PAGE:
While fossil-based thermoplastics are the dominant raw materials in prosthetic and industrial applications, there is a general demand for reducing their use and replacing them with renewable, biobased materials.
Since a transtibial prosthesis sets strict demands on mechanical strength, durability, reliability, etc., which depend on the properties of the biocomposite used and also the additive manufacturing (AM) process, researchers with this study attempted to develop systematic solutions for prosthetic products and services by combining biocomposites using forestry-based derivatives with AM techniques.
Composite materials made of polypropylene (PP) reinforced with microfibrillated cellulose (MFC) were developed. The MFC contents—20, 30 and 40 percentage by weight (wt%)—were uniformly dispersed in the polymer PP matrix, and the MFC addition significantly enhanced the mechanical performance of the materials. With 30 wt% MFC, the tensile strength and Young’s modulus was about twice that of the PP when injection molding was performed. The composite material was successfully applied with an AM process, i.e., fused deposition modeling (FDM), and a transtibial prosthesis was created based on the end-user’s data.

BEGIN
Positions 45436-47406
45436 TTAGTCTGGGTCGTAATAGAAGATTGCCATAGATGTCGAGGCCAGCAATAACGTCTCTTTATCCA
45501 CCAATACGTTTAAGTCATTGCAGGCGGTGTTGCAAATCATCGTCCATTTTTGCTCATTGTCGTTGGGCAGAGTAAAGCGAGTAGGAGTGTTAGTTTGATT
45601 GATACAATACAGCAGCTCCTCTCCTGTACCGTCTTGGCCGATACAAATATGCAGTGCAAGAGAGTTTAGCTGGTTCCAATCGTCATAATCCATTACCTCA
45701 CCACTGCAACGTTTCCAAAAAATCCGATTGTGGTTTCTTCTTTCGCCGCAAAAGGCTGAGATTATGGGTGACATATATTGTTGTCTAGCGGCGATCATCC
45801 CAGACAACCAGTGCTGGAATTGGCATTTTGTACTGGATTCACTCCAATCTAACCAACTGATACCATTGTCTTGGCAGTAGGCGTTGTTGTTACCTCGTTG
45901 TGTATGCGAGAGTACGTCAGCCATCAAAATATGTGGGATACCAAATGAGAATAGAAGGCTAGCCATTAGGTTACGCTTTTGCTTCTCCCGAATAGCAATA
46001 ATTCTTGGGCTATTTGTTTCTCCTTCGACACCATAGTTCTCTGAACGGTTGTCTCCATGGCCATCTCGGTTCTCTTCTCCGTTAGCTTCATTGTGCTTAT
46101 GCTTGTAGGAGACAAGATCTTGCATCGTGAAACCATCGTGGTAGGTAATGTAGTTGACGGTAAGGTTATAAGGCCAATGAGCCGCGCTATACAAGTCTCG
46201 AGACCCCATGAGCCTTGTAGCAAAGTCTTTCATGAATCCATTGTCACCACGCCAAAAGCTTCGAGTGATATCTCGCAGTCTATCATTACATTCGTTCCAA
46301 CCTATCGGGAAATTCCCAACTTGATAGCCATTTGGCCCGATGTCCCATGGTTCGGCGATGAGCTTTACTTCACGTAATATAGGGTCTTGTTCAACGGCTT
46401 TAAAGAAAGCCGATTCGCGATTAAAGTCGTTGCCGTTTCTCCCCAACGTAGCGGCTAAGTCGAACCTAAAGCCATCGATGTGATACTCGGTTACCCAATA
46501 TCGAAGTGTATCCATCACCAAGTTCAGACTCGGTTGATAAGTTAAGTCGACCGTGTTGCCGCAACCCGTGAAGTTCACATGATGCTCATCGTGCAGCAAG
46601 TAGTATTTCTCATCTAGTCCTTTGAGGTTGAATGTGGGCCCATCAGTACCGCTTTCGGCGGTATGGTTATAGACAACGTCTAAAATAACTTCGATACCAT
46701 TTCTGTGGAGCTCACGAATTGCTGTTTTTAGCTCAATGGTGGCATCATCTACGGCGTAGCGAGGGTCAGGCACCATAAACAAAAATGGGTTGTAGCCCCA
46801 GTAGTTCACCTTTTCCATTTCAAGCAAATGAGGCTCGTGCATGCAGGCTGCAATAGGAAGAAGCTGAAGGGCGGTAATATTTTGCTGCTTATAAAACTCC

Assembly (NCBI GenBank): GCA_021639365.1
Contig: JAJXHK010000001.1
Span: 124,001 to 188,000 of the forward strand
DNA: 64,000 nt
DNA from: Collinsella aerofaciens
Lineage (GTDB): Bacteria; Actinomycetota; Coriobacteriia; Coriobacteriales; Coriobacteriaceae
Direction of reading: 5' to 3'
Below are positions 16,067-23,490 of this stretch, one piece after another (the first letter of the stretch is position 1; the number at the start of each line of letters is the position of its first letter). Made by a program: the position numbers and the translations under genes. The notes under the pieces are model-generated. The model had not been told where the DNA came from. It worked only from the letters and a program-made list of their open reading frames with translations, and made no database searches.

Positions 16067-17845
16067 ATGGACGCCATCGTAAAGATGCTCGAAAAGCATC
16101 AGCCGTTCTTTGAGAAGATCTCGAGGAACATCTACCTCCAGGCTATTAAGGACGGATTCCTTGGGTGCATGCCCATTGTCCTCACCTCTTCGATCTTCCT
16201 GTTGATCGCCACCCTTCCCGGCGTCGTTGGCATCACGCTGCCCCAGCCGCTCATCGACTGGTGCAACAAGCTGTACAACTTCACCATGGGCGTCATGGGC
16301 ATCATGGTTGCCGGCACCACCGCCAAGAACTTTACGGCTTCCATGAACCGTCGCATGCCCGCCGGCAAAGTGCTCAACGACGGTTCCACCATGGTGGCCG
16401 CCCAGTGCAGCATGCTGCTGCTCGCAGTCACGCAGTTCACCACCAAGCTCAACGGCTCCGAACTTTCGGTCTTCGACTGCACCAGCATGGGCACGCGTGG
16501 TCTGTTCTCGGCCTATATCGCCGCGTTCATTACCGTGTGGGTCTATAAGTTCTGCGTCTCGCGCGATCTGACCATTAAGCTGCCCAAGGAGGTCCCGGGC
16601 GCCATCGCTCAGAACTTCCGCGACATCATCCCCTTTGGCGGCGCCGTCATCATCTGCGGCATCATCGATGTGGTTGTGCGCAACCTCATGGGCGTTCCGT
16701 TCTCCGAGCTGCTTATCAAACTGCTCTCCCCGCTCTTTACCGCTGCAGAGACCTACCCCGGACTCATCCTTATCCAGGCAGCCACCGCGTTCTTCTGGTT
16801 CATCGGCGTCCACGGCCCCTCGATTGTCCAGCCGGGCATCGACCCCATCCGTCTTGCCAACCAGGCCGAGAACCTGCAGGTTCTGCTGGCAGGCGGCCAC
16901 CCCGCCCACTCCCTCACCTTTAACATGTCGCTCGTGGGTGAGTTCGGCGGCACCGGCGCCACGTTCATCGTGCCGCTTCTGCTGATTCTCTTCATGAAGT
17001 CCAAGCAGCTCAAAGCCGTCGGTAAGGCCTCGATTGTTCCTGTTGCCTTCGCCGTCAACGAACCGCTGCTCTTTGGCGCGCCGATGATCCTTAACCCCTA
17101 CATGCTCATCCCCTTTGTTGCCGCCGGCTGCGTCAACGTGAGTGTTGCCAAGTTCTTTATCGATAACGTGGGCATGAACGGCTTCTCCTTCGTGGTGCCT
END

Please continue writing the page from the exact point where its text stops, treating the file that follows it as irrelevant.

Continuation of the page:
A clinical trial of the prosthesis was conducted with successful outcomes in terms of wearing experience, appearance, and acceptance toward the materials and the technique.
Given the layer-by-layer nature of AM processes, structural and process optimizations are needed to maximize the reinforcement effects of MFC to eliminate variations in the binding area between adjacent layers and to improve the adhesion between layers, researchers found.
The study, Additive Manufacturing of Prostheses Using Forest-Based Composites, was published in PubMed.gov.